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Review: “X-Files Season 10” # 8

Joe Harris brings a one and done adventure to the “X-Files Season 10” this month. The effect is a fast paced issue that is steeped in mystery and rushes toward a conclusion. Michael Walsh’s return is welcomed, as his artistic style feels incredibly at home in this world. The tight script and fun art make for one of the best chapters of this book yet.

WRITTEN BY: Joe Harris
ART BY: Michael Walsh
PRICE: $3.99
RELEASE: January 8, 2014

This month begins with one of the most chilling sequences the series has ever churned out. It gets under your skin, and dashes the story with the perfect amount of mystery before abruptly shooting us back into the present.

See, Harris knows that any good mystery is steeped in the past. By unraveling threads that once made sense the present can come apart at the seams. Seeing Mulder return to his older home, only to receive a cryptic message that unnerves him shows that everything is fractured. It makes the mystery all the more interesting.

Theoretically I was always a fan of approaching this series as a more frenzied affair. I was excited to see what a one and done issue would be like. It begins with a frantic and dangerous pace. The entire thing has a sense of danger, urgency, and deep mystery. Everything falls apart in the final pages. In an effort to resolve the plot, the script falls into a question and answer period between Mulder and Scully. We’re treated to the all too conventional “you’re not going to believe this revelation” and cliffhanger. It feels forced.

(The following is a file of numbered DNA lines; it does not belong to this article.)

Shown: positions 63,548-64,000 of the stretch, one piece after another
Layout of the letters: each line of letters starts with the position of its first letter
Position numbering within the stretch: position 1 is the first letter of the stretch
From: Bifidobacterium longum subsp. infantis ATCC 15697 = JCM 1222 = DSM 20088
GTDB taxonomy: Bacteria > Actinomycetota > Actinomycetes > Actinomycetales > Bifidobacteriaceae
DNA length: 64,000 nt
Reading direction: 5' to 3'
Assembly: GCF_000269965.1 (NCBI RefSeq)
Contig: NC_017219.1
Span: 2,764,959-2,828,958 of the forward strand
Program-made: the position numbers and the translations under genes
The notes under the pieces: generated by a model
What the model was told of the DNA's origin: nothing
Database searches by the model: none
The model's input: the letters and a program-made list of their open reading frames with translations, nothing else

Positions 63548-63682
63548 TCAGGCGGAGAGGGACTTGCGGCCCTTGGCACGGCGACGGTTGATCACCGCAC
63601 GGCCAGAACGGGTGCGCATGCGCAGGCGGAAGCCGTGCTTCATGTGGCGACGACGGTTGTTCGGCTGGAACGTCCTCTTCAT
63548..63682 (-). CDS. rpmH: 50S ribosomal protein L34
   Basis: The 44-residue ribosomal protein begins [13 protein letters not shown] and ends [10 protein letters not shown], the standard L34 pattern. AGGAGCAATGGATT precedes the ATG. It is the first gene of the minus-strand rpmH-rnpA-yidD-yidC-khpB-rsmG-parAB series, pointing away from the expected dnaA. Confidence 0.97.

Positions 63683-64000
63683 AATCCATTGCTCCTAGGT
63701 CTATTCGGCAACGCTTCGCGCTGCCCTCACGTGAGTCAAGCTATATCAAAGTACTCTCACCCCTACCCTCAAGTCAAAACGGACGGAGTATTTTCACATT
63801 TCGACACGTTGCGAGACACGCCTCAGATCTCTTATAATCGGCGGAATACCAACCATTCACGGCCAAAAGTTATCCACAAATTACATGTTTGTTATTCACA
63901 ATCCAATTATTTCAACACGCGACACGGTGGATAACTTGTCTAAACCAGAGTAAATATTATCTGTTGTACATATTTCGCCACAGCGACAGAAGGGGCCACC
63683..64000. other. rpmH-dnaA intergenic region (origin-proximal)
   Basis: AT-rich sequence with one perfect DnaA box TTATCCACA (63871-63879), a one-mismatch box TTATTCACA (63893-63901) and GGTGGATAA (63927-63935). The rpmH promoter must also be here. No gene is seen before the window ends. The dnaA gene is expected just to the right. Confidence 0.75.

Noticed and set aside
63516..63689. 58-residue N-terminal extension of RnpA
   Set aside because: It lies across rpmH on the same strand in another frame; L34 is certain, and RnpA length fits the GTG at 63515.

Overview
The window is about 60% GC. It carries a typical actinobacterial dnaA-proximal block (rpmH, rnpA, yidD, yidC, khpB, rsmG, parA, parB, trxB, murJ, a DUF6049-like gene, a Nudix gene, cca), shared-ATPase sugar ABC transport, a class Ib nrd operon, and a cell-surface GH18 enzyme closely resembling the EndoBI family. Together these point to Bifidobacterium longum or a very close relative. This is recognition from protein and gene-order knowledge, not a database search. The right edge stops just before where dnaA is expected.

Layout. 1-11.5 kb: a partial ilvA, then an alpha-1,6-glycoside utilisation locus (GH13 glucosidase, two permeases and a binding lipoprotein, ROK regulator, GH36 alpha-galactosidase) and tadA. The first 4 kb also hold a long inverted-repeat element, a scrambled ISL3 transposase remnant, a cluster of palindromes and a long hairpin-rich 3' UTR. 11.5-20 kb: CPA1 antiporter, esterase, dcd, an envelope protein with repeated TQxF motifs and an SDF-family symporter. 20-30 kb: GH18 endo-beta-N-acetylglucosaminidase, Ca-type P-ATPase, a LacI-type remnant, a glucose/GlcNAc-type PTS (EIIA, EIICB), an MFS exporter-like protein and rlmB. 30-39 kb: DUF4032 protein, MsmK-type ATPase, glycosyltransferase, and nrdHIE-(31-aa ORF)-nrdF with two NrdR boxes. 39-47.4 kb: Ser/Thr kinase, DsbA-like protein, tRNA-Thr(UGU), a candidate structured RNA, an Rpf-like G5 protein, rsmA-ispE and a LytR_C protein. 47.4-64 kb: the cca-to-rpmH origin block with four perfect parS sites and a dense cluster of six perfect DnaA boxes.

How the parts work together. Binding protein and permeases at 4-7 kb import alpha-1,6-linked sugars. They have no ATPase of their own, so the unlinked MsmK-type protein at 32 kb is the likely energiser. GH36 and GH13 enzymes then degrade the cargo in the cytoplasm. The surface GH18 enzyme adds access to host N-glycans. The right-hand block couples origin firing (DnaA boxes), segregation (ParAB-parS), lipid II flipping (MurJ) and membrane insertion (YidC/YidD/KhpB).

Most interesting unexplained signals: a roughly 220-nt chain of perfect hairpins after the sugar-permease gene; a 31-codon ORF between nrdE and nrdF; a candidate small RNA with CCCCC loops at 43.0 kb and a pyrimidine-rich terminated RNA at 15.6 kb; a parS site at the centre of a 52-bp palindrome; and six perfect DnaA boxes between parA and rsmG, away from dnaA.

Michael Walsh’s work here is actually staggering. Although I enjoyed different artists take on the characters, it’s clear that Walsh “gets” the mannerisms of Mulder and Scully. Not to mention, his art in the opening sequence manages to be completely chilling. His use of a birds eye view paneling to set the stage of the massacre will get inside your head. While his panel of Mulder with his feet up, pencils in the ceiling, and sound asleep at his desk will have you laughing. It’s the great range that this book needs, and it somehow Walsh can flip between these styles within a page.

This issue feels like another great chapter in the series. While the ending does feel forced and a little to inorganic to service the conclusion of the story, the first 80% of the issue is absolutely top notch. The opening sequence is worth the cover price alone.

The X-Files has always been in this state of near progress. We’re always treated to startling truths about the past that don’t really change anything. For this series to truly succeed some forward momentum needs to be introduced that challenges and changes these characters. Far too often things are hastily dealt with and taken care of in tried and true methods. Harris, I dare you to give me a failure, show me what happens when nothing goes right. Put The X-Files program in danger again give me some real stakes.

Rating: 3.5/5 Skulls.



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